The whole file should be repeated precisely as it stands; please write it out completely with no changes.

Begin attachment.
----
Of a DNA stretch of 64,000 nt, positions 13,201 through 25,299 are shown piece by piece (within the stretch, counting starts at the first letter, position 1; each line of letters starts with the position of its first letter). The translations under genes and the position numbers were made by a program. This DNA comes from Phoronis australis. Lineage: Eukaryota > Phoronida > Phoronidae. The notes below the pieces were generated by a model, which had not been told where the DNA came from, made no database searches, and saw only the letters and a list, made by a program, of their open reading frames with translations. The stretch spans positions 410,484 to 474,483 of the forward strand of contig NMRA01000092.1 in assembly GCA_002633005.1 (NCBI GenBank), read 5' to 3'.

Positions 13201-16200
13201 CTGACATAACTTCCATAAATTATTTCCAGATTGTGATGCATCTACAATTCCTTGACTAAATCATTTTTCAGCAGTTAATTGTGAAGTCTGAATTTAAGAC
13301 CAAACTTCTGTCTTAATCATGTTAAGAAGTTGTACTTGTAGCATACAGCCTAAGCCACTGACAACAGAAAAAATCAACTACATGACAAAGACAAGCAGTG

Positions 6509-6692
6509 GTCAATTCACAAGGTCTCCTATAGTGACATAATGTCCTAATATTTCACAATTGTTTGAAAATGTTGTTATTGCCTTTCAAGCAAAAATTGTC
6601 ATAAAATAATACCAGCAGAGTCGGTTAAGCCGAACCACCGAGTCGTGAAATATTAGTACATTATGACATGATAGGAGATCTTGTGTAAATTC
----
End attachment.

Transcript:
Of a DNA stretch of 64,000 nt, positions 13,201 through 25,299 are shown piece by piece (within the stretch, counting starts at the first letter, position 1; each line of letters starts with the position of its first letter). The translations under genes and the position numbers were made by a program. This DNA comes from Phoronis australis. Lineage: Eukaryota > Phoronida > Phoronidae. The notes below the pieces were generated by a model, which had not been told where the DNA came from, made no database searches, and saw only the letters and a list, made by a program, of their open reading frames with translations. The stretch spans positions 410,484 to 474,483 of the forward strand of contig NMRA01000092.1 in assembly GCA_002633005.1 (NCBI GenBank), read 5' to 3'.

Positions 13201-16200
13201 CTGACATAACTTCCATAAATTATTTCCAGATTGTGATGCATCTACAATTCCTTGACTAAATCATTTTTCAGCAGTTAATTGTGAAGTCTGAATTTAAGAC
13301 CAAACTTCTGTCTTAATCATGTTAAGAAGTTGTACTTGTAGCATACAGCCTAAGCCACTGACAACAGAAAAAATCAACTACATGACAAAGACAAGCAGTG

Positions 6509-6692
6509 GTCAATTCACAAGGTCTCCTATAGTGACATAATGTCCTAATATTTCACAATTGTTTGAAAATGTTGTTATTGCCTTTCAAGCAAAAATTGTC
6601 ATAAAATAATACCAGCAGAGTCGGTTAAGCCGAACCACCGAGTCGTGAAATATTAGTACATTATGACATGATAGGAGATCTTGTGTAAATTC